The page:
It is true the United States has economic problems that need fixing. And it is true that some proud American companies lately have been outperformed by foreign competition. But our economy still contains a multitude of internationally unsurpassed sectors, and hundreds of American firms recently have made impressive comebacks. In 1992, for example, U.S. computer chip manufacturers stunned pundits by retaking the world market share lead from the Japanese. In most emerging branches of the business, U.S. companies -- written off just a few years ago -- once again are setting the pace. Meanwhile, European attempts to compete in semiconductors by using tariffs and huge government subsidies made their position worse.
Private restructurings are also boosting many other American industries back into world leadership. U.S. steelmakers are again the lowest-cost producers. Machine tool makers have pulled back to the front of their pack. It is becoming increasingly clear that over the next decade American firms even will regain a strong position in home electronics -- a niche filled almost exclusively by imports in recent years.
Or take even that sorest of sore spots, the auto industry. In 1992 Japanese automakers actually lost a point and a half of market share in the United States, and they will lose more this year. Detroit completely dominates today's two fastest growing sales niches: sport/utility vehicles -- like Jeeps -- and minivans. Minivans and utility vehicles now account for a fifth of the total U.S. vehicle market, and that share is rising fast. Domestic makers sell 90 percent of them.
Every one of the Japanese car companies except Honda (which is cutting production sharply this year) has recently been losing money in the United States -- to the collective tune of $4 billion a year. They are all reducing new investment, canceling products, and leaving models on the market longer between overhauls. Meanwhile, Ford and Chrysler are now on solid footing, and GM is building good cars while finally undertaking the financial restructuring it long has needed.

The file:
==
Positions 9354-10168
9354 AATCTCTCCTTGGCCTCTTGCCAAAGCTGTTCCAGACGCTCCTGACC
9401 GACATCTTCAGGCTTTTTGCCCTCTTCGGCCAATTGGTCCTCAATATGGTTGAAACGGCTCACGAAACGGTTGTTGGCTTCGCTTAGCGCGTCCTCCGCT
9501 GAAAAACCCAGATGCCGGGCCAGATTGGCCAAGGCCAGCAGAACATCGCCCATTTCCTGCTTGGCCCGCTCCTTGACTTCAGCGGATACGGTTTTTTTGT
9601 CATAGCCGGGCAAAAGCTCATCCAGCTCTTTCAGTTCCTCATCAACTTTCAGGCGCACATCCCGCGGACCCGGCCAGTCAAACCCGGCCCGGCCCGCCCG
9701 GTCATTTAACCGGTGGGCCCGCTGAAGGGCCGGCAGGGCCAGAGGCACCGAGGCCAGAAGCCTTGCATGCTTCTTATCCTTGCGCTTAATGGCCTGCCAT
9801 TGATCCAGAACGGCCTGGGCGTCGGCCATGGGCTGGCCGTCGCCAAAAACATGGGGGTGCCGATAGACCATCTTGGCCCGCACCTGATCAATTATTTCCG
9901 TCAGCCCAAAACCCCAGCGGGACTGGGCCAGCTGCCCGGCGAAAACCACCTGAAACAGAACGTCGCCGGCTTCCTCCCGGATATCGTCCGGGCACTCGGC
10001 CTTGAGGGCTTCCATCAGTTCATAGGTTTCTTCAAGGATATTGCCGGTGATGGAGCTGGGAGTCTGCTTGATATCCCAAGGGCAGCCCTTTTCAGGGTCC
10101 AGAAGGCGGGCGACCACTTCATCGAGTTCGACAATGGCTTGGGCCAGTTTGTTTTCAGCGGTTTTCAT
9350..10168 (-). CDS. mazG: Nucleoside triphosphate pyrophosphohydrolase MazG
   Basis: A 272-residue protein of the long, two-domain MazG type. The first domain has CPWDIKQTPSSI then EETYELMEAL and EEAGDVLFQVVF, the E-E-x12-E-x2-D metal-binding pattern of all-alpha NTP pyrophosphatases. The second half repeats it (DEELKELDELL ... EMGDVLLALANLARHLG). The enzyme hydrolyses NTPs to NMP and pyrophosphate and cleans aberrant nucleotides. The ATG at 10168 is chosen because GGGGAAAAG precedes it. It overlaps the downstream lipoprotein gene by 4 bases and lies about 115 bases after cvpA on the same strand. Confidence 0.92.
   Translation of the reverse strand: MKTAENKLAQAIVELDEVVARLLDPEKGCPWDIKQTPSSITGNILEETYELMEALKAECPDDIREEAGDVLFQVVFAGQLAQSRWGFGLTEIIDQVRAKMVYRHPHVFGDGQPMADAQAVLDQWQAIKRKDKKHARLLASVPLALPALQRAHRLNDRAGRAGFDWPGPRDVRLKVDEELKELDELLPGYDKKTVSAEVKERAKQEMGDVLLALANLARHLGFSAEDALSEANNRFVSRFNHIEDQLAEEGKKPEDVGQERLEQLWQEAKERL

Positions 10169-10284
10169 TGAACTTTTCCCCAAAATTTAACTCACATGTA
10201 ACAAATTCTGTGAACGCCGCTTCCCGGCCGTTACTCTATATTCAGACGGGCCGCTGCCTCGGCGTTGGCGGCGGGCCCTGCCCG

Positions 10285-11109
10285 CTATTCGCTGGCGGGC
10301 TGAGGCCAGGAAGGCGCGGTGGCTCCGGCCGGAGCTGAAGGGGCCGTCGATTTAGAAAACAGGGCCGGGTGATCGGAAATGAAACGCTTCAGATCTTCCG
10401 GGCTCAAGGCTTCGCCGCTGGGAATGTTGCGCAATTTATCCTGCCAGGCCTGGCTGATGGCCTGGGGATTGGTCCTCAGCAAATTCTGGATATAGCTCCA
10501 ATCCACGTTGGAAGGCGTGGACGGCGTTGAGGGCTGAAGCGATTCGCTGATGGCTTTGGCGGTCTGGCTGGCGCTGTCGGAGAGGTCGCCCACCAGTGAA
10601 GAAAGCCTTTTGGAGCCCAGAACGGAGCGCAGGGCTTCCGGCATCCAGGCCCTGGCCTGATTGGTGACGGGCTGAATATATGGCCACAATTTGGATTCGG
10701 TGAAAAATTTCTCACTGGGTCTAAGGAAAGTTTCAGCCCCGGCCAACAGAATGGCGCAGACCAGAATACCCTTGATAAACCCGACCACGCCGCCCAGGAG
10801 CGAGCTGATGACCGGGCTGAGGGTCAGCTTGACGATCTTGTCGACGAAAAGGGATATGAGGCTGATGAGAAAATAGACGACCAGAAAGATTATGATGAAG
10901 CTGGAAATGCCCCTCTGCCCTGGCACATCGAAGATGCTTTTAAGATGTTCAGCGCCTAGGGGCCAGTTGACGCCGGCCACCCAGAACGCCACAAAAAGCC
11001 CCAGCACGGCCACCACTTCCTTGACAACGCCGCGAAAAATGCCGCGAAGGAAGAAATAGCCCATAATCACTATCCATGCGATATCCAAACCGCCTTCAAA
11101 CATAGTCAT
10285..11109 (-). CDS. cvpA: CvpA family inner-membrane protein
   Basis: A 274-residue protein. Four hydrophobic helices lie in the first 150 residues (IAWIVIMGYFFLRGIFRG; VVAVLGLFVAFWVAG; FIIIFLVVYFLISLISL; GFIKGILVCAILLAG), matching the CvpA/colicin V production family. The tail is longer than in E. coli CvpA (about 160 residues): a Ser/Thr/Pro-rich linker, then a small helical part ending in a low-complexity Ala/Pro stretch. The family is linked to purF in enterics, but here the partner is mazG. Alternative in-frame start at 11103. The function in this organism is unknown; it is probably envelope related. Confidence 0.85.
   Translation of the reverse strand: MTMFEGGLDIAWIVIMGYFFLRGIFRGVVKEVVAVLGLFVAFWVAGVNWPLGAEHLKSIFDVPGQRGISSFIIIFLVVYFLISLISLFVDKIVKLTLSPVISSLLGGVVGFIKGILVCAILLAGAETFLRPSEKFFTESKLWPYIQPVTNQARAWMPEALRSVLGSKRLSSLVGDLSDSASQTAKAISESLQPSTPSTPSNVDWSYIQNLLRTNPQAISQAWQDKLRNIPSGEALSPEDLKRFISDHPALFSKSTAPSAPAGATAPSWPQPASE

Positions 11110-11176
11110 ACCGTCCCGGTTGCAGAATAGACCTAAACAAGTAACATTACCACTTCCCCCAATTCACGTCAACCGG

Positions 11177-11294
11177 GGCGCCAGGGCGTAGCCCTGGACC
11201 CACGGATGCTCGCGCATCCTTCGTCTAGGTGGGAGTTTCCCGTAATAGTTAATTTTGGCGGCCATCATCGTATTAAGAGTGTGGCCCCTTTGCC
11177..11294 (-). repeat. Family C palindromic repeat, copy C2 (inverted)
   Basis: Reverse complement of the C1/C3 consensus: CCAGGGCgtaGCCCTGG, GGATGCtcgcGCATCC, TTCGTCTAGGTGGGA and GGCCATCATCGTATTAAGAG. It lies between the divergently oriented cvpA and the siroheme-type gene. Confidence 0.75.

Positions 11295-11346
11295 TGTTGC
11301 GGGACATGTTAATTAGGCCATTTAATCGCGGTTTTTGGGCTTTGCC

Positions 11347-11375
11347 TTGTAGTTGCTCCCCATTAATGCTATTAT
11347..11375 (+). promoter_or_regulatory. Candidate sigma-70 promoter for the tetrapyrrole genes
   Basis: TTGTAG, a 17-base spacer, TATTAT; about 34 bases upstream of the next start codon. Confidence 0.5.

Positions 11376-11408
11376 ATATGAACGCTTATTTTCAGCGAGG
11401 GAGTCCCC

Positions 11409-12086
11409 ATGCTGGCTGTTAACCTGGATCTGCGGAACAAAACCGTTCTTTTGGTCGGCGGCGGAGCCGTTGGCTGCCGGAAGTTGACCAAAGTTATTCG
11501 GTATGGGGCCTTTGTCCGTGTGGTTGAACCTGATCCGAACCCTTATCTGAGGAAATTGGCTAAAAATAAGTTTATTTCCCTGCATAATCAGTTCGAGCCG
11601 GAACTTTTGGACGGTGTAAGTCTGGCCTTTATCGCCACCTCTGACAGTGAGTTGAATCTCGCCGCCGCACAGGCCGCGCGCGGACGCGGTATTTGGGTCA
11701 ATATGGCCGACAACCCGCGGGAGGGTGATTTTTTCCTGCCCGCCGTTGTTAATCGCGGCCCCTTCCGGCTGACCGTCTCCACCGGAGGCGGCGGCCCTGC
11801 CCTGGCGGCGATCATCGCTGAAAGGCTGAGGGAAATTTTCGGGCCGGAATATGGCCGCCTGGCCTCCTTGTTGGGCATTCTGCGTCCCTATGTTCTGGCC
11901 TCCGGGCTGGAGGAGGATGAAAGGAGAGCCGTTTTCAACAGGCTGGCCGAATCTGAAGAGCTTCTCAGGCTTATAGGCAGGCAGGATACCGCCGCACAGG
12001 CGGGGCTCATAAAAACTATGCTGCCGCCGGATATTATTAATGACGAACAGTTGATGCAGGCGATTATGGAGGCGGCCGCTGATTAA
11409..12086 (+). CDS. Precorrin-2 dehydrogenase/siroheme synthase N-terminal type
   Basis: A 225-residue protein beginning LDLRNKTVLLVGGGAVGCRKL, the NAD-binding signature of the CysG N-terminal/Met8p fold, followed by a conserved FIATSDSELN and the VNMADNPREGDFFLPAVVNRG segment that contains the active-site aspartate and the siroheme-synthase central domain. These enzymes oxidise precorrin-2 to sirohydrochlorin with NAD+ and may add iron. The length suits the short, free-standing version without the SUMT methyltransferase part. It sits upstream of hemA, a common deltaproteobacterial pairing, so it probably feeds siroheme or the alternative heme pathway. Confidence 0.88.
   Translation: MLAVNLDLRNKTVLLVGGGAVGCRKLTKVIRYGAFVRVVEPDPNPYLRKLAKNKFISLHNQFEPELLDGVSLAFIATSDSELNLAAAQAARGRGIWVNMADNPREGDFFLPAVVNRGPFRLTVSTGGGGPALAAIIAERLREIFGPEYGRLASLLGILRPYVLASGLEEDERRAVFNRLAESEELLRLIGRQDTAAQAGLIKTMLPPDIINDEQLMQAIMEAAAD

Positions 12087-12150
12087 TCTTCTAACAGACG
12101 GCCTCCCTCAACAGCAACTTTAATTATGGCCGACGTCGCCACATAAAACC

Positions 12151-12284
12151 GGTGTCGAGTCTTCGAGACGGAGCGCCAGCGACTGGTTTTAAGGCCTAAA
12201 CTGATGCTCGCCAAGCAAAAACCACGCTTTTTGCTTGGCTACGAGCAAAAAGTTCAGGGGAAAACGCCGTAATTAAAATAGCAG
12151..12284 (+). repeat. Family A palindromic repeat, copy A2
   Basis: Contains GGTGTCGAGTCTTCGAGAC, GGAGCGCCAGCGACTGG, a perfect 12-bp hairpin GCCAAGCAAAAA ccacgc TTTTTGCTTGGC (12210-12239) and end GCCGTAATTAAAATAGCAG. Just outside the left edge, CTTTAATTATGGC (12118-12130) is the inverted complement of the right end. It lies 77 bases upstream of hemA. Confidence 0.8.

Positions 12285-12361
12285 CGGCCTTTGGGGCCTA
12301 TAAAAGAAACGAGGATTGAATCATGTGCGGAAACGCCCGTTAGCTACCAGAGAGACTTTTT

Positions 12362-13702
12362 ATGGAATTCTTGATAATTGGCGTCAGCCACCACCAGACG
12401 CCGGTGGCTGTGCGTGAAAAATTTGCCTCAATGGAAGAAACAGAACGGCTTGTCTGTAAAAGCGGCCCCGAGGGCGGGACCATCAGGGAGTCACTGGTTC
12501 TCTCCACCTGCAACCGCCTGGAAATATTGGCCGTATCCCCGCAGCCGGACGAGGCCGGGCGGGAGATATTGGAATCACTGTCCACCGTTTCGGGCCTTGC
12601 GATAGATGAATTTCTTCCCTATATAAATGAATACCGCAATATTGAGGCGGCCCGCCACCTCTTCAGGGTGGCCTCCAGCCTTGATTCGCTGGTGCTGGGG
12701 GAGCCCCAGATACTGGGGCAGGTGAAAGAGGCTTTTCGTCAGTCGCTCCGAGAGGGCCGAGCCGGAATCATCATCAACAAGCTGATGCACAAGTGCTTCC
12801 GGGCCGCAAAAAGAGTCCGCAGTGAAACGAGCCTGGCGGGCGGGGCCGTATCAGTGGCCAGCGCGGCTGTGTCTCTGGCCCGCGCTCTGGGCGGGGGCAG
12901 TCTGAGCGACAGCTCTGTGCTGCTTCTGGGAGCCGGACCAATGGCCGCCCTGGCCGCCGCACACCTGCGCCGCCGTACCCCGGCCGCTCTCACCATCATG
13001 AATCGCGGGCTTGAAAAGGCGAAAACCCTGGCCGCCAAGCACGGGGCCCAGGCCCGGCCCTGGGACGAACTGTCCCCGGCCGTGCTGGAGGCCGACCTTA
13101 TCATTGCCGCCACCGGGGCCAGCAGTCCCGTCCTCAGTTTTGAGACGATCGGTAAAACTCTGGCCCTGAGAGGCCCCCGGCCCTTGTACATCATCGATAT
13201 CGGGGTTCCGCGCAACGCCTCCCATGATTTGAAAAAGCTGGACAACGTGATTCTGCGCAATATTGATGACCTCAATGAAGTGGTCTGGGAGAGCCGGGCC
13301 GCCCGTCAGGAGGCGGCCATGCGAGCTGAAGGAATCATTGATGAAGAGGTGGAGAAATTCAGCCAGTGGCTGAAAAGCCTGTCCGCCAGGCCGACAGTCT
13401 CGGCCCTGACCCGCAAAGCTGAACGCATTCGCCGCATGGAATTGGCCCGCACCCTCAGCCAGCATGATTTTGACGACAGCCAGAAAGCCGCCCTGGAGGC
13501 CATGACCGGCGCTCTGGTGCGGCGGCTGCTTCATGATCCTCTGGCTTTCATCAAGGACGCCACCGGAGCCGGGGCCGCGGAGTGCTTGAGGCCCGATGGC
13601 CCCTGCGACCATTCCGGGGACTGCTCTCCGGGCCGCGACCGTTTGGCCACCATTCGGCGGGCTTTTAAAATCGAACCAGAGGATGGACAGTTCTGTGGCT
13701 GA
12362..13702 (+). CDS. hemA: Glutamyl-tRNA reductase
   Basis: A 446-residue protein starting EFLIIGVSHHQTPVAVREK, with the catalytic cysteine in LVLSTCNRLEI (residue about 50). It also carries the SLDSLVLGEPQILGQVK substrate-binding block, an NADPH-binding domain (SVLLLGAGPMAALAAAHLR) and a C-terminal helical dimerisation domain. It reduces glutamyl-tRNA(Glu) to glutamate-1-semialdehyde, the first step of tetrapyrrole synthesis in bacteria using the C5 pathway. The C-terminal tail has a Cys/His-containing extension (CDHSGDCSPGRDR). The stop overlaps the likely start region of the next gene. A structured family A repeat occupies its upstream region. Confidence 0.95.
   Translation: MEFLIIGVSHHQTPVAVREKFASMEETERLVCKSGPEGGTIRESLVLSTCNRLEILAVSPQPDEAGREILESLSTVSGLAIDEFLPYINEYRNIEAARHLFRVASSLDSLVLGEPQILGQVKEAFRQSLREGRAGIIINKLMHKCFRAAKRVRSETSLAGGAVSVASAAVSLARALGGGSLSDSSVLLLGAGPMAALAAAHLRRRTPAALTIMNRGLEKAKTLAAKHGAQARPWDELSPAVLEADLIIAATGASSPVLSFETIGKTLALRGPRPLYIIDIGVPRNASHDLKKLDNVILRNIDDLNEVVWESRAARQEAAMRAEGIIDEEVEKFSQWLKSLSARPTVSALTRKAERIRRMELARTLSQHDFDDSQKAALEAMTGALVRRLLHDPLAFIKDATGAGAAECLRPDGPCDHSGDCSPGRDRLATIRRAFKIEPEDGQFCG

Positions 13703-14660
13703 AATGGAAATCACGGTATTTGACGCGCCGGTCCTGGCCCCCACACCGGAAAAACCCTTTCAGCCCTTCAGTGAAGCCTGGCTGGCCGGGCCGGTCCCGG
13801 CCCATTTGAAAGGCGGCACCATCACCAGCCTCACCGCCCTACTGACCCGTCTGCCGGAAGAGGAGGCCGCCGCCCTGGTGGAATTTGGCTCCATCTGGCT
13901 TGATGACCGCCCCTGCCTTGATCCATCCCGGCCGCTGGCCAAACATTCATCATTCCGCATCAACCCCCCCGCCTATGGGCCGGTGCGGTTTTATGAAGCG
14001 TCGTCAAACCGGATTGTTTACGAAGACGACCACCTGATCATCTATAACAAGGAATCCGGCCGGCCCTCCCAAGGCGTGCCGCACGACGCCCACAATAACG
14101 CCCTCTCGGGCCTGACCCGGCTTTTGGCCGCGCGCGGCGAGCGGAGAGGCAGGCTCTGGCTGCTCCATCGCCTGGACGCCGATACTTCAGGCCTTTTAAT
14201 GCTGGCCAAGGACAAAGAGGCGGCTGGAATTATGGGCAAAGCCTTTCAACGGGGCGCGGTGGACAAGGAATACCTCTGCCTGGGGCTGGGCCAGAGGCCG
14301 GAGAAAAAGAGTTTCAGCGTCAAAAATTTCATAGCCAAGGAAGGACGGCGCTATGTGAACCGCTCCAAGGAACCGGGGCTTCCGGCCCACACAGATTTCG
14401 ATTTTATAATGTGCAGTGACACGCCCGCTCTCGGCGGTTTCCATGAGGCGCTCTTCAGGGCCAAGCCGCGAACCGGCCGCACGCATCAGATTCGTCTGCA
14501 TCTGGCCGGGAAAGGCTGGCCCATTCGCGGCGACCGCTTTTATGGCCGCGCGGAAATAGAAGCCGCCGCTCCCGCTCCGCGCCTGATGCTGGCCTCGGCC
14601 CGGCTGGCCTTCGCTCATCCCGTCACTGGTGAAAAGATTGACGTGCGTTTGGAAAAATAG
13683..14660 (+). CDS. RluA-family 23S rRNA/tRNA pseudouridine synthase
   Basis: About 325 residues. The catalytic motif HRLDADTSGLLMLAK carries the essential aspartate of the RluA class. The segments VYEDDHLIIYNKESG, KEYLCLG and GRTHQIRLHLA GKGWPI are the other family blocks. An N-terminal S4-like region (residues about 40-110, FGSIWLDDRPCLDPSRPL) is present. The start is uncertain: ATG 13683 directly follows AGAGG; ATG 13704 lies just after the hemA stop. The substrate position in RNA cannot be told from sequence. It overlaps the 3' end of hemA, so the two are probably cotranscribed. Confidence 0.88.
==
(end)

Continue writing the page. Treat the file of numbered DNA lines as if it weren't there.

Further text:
Improving What We Do Best
Many Japanese competitors recently have discovered that what goes up also can come down. Total Japanese industrial production was nearly 9 percent lower in 1992 than in the year previous. Corporate profits have declined for three consecutive years -- the first time that has happened since World War II. The Japanese stock market has lost half its value since 1990. Land prices are down by one-third. Several major banks are at risk of failing. Even marquee industries like consumer electronics are suffering. Sony will show a 70-percent decline in earnings in the fiscal year just now ending. The Japanese certainly will continue to have one of the world's most competitive economies for the foreseeable future, but they are not invincible. Over the next decade, weak spots in their system will become increasingly apparent.
If the United States is to prosper in the years ahead, it will do so not by aping the Japan of the 1960s, but by solving its own problems and refining what it does best. Instead of dabbling in industrial decision-making and subsidies that would amount to corporate welfare, our government should concentrate on refashioning our miserable public education system, on mending our families so children can grow up responsibly, on reducing our national expenditures and deficit, on freeing our entrepreneurs from suffocating controls, and on making our tax code friendlier to investment and savings and less protective of consumption.
The great global economic lesson of the last generation is that earnest centralized management -- even in as mild a form as existed in post-War Japan -- always will bring less prosperity than open market competition. It will be a tragedy if the new American administration, in the name of aiding American "competitiveness," ignores that vital lesson here at home.
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|Title Annotation:||Japan's industrial policy; Ministry of International Trade and Industry|
|Date:||Mar 22, 1993|